Monday, August 6, 2012

Two Poems of Olga Orozco

By Olga Orozco

Translated by Mary Crow

The Stranger 

He passed among you,
people kindly as the fire's warmth in a neighboring hut.
But what was your accent except a jagged dagger quivering
     in the depth of his breast? He watched you pass,
days drowsy as beasts in humble pastures.
But what was your peace except sand burning under his eyelids?
Far away the wind blew leaving no cheeks salty.
Far away a place exists for his shade beside the fresh shades
     of his ancestors. 
Far away he will be the absent one less absent now.
Oh, dry your tears 
that do not quench the thirst of the stranger.
Keep your prayers:
he didn't ask for love or any other heavenly exile.
And let earth lift up its lullabies like an insulted stepmother:
"I bear a heart as harsh and angry as the leaf of the fig tree."


Sometimes it was only a call of sand on the windows,
grass in the still meadow suddenly trembling,
a transparent body that softly passed through the walls
leaving an icy glow in my eyes,
or sometimes only the sound of a stone rolling
    over midnight’s unspeakable darkness;
sometimes, only the wind.

I recognized in these things distant messengers
from a land submerged with the world
under my forehead’s high shadows.
Perhaps I had loved them under another sky,
but solitude, ruins, and silence remained always the same.
Later, in the growing night,
I looked from above at the bent head of a woman dressed in sorrow
who walked through all her ages as if through a garden
formerly loved.

At path’s end, before the sleeping plains began,
a memorable shimmer, barely a pale and cruel color,
hid her goodbye;
and, beyond, she recognized nothing.

Who were you, woman lost among foliage like earlier springtimes,
like someone who returns from time to repeat her cries,
desires, slow gestures with which yesterday she half-opened her days?

My soul, only you.

You appeared in my life as if in a distant music,
forever enveloping,
suspended from who knows what wall of tender homelessness,
listening to the leaves’ stifled murmur over my sleepy youth,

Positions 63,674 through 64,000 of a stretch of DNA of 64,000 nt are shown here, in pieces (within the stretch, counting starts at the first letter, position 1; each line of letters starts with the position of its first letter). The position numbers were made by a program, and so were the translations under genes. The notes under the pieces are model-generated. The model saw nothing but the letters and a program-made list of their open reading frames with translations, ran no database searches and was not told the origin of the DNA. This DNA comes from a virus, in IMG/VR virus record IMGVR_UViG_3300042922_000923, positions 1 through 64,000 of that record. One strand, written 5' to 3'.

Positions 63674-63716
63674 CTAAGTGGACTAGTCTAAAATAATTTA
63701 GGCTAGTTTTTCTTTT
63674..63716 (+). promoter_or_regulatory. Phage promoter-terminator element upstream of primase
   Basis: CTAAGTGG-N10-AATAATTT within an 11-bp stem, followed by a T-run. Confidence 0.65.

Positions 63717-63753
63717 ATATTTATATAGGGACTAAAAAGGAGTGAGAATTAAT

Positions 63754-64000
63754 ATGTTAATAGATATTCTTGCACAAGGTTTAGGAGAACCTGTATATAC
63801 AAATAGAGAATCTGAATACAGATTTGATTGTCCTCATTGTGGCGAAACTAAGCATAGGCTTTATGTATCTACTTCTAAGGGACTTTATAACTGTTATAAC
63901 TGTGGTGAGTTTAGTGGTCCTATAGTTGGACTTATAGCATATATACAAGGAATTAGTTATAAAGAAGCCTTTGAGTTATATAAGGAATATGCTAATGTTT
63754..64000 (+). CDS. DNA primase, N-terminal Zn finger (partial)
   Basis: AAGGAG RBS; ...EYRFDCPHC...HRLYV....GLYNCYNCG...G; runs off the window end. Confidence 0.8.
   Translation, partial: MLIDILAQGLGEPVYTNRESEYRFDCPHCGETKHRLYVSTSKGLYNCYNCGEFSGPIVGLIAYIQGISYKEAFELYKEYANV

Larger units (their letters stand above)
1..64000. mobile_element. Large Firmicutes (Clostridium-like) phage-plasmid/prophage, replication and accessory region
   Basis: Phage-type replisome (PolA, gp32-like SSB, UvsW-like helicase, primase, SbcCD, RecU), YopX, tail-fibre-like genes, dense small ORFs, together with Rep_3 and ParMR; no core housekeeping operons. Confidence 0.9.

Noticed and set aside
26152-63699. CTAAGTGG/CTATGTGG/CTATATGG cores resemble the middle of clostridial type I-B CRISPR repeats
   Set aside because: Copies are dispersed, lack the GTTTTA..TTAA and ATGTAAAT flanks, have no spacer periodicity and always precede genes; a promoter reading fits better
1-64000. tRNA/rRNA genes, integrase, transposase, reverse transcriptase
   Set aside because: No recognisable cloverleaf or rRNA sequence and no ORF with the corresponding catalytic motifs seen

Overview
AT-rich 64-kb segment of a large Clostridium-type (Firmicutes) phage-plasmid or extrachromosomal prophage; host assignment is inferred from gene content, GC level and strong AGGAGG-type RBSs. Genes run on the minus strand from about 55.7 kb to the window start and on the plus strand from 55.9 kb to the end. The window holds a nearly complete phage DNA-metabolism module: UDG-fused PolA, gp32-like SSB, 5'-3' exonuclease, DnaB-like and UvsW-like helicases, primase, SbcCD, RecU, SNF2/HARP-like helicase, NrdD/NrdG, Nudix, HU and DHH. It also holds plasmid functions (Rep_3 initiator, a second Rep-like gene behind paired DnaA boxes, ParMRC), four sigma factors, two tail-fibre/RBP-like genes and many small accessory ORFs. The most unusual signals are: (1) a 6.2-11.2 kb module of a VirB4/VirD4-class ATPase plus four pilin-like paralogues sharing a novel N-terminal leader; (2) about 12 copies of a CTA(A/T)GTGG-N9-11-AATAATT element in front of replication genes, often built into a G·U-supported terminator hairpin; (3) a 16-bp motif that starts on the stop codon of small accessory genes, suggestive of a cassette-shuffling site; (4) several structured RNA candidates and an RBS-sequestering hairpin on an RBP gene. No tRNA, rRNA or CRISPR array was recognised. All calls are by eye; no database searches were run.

and you chose the sad, the hushed, all that is born beneath oblivion.
In what corner of yourself,
in what deserted corridor do the clamorous steps of a happy season
murmur of water in some meadow prolonging the sky,
hopeful song with which dawn ran to meet us,
and also words, no doubt as distant from the special place,
and in which the impossible was dying?

You don’t respond at all, because any answer from you
  has already been given.

Perhaps you’ve lived everything, that burned,
leaves only dust of undying sadness,
or greets in you, through memory,
an eternal home simultaneously welcoming and abandoning us.

You don’t ask anything, ever, because there’s no one to answer you now.

But, over the hills,
your sister, memory, a young branch still in her hands,
tells once more the unfinished story of a misty country.

Olga Orozco (1920-1999) (real name Olga Noemí Gugliotta) was an Argentine poet born in Toay, La Pampa. She spent her childhood in Bahía Blanca until she was 16 years old and she moved to Buenos Aires with her parents where she initiated her career as a writer.

Orozco directed some literary publications using some pseudonymous names while she worked as a journalist. She was a member of so-called «Tercera Vanguardia» generation, which had a strong surrealist tendency . Her poetic works were influenced by Rimbaud, Nerval, Baudelaire, Miłosz and Rilke. She died in 1999 in Buenos Aires at the age of 79.